What You Don't Know About the World's Worst Breaches - Dr. Peter Tippett on the 2009 Data Breach Investigations Report
These are among the findings of Verizon's new 2009 Data Breach Investigations Report. In an exclusive interview, Dr. Peter Tippett, VP of Technology and Innovation at Verizon Business, discusses:
Tippett is the chief scientist of the security product testing and certification organization, ICSA Labs, an independent division of Verizon Business. An information security pioneer, Tippett has led the computer security industry for more than 20 years, initially as a vendor of security products, and over the past 16 years, as a key strategist. He is widely credited with creating the first commercial anti-virus product that later became Norton AntiVirus.
TOM FIELD: Hi this is Tom Field. I'm talking with Dr. Peter Tippett, vice president of technology and innovation with Verizon Business. Peter, thanks so much for joining me today.
PETER TIPPETT: Well thanks for being here.
FIELD: Would you tell me a little bit about yourself and your work just to set some context for the discussion we are going to have today?
TIPPETT: Sure. I started in the security world a few years ago in the antivirus space and then started NCSA, which became ICSA, which then became True Secure, which purchased many companies in Europe and Asia. We called ourselves Cyber Trust and in 2007 we merged with Verizon Business and became a security services group, taking people from Verizon Business into security and now we are the biggest security services company in the world.
FIELD: Now I would like to talk with you about your new data breach investigation report. We are at the RSA Conference and I have to tell you, this report has just been--you have had great marketing for this. People have been talking this up throughout the event and I heard a quote from a prosecutor from the Department of Justice the other day saying that you are right on.
FIELD: Give us some highlights about this report that you have done.
TIPPETT: Well the report is different from most things we read in security because this is the actual data from our investigations of over 600 cases of computer crime that were the worst in the world; 90% of whatever made it to the major media were cases that we investigated; a third of all cases that have ever been published were cases that we investigated.
The quick, short story for the bank and financial industries this year is they have had an increase in organized crime and they were entirely focused at the financial sector, very focused. We saw an increase in sophisticated tool use. But the good news is that in all of those cases, they got in through some easy way. They got in somewhere on a non-sensitive, non-critical device where the password was password, or where it wasn't patched two years ago, or where it was a little SQL injection attack.
The easy things dominate by far so easy entry points are very common. So if you are a targeted organization, which only a few were in our cases, then the bad guys still get in through easy access points. We all worry about malcode and only a third of the cases had malicious code used, but we tend to think of malcode as malcode that the user picks up by doing their normal behavior. In our cases the malcode was used after the bad guy got in. They got in through some low-level thing that nobody was paying attention to, and then there was no good data there so then they put a sniffer in or they put a scanner in or they put a back door so they could get back in, those kinds of malcodes. Virtually all of it was after they were already in and not as a way to get in, which is completely opposite of the way we think.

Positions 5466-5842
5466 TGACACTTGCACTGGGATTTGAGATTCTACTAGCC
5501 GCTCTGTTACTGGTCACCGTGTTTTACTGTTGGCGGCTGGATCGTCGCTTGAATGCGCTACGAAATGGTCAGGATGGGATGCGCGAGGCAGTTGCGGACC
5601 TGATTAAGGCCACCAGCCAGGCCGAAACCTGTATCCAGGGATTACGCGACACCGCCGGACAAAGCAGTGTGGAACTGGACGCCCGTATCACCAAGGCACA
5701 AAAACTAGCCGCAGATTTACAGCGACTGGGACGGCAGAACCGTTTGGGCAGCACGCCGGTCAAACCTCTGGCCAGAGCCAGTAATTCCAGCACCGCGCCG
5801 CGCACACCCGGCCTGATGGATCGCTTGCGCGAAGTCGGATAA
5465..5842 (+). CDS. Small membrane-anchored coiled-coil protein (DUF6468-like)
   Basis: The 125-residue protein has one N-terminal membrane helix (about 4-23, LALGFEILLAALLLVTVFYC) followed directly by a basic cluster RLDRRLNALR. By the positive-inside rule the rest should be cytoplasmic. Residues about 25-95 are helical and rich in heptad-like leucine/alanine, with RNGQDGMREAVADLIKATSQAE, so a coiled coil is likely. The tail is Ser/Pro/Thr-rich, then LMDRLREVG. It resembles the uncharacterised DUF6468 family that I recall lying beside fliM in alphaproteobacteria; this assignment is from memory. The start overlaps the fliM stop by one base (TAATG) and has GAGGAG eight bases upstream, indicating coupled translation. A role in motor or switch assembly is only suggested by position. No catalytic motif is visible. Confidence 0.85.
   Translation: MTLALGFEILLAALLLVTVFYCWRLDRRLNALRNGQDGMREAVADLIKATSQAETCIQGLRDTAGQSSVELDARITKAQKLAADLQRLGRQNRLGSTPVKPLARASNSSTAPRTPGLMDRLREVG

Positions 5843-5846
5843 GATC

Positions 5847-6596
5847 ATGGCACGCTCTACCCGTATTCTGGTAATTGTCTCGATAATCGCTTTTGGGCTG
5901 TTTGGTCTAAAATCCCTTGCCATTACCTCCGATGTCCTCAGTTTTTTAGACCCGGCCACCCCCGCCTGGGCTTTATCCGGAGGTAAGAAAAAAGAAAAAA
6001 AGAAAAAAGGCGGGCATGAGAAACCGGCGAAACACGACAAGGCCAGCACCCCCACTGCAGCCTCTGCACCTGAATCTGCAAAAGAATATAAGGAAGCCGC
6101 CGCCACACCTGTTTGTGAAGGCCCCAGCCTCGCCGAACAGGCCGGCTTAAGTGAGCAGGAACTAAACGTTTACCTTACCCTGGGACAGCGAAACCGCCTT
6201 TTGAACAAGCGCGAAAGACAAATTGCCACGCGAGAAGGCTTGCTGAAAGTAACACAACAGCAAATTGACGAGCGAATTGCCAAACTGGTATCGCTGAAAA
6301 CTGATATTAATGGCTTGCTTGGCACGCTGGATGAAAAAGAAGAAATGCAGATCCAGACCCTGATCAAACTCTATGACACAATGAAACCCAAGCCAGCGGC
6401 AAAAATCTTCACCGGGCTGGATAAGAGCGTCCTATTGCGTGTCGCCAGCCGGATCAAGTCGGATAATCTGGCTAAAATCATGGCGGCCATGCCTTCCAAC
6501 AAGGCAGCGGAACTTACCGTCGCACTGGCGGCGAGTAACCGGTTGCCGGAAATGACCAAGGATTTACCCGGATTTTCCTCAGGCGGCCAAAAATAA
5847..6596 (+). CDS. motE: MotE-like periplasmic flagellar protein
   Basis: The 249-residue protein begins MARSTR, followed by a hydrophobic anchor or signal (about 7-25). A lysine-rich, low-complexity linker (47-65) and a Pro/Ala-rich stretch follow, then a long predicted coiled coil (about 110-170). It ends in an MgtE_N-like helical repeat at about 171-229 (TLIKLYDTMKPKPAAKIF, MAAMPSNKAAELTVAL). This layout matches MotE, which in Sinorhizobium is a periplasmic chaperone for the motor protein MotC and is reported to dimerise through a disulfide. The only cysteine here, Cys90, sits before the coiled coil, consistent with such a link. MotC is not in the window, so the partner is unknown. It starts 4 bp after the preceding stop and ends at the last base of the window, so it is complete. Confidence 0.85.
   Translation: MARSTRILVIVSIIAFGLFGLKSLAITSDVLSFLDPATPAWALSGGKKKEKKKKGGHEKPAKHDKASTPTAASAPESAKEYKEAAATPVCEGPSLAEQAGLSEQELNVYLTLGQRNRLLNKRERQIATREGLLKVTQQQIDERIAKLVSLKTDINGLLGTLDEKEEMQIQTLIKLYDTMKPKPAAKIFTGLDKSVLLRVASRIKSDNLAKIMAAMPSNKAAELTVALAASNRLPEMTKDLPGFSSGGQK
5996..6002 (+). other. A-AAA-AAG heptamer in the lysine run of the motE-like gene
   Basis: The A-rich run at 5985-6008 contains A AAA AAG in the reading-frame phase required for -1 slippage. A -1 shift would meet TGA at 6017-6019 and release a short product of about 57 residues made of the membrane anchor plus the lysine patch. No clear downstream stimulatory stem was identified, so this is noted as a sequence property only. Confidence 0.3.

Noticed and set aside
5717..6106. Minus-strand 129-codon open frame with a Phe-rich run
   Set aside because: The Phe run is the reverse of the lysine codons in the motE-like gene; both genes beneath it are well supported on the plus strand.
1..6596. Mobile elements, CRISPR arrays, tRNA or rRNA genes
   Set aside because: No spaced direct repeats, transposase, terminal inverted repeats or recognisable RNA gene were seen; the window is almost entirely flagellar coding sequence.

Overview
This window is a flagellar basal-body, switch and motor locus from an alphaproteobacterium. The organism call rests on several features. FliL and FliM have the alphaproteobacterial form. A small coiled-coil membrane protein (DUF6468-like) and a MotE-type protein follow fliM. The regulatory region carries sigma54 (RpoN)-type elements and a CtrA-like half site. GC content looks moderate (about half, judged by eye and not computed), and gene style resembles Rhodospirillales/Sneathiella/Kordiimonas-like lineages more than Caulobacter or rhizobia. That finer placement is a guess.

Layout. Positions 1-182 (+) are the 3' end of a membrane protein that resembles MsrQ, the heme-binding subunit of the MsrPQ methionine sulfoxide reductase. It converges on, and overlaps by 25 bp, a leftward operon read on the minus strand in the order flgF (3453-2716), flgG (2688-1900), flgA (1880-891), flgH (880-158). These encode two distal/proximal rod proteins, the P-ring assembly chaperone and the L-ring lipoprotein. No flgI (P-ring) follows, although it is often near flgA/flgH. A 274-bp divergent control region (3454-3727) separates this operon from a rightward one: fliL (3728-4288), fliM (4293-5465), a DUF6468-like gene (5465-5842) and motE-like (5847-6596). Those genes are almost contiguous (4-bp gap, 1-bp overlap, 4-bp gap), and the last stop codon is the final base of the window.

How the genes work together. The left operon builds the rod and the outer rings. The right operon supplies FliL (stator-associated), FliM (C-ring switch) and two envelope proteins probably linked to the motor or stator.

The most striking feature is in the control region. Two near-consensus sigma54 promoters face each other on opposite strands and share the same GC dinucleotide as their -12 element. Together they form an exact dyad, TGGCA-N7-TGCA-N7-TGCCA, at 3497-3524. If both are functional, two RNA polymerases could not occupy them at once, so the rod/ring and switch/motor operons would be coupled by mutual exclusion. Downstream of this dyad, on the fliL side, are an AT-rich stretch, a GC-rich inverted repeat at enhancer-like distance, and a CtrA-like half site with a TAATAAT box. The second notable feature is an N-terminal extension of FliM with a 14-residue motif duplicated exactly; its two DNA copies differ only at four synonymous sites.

For the vast majority of attacks, 99.9% of all data that was lost was lost from servers; so that is 0.01% that had anything to do with desktops or PC's or PDA's or USB sticks or anything like that.
Imagine our security budget, how much we put on a PC and end-user security and how much we put on server-based security. If you were balancing the dollars according to the way the losses actually worked, you would move dramatic funding away from PC and desktop; now I am not saying you should, but what I am saying is that it is probably better to put energy where you already have control, in the space where servers are and network appliances.
So those are big, big chunks of the findings. The other big finding for me is these unknown devices. Let me give you a little story.
Let's say a bank discovers fraud on some client system through the normal bank fraud detection mechanism; say the meter went up a little high. They call the client, the bank customer, and say it looks like you are experiencing fraud, so why don't you call those Verizon guys in. So we show up the next day. We bring donuts and coffee and say we are here to help and we say, "credit card fraud, where would that be?" They say machines A, B, C and D over there. So we go stick in a sniffer among machines A, B, C, and D and then we see that the traffic is flying around, but 1% of the traffic is going somewhere else. This machine is PQLR and we ask where that is. They say that it is two buildings over and it's not critical, it's not sensitive and it's not important. So we say, well can we go look anyway, and we go over there and that is where the attack happened on a third of all of our cases; two-thirds of all the data lost. The company knew they had the data, they knew to protect it, but they didn't. But it also existed on other servers, not desktops, laptops or email, but servers somewhere else. That is a third of all cases and two-thirds of all data lost. We call that the unknown data problem.
The unknown connection problem is where we go in and say, "what is this connection to, Malaysia?" And they ask, "what do you mean?" And we say, "this wire right here goes straight to Malaysia." It is where the attack came from and 25% of the cases, they didn't know they had a connection or it was something like, "we fired those guys three years ago." That is a very common thing.
Another, about a third of all attacks comes through by partner connections. Do the companies and banks worry about a third of their concern on partner connections? Partners are a big deal and it has grown four or five fold in the last five years as a vector for attack.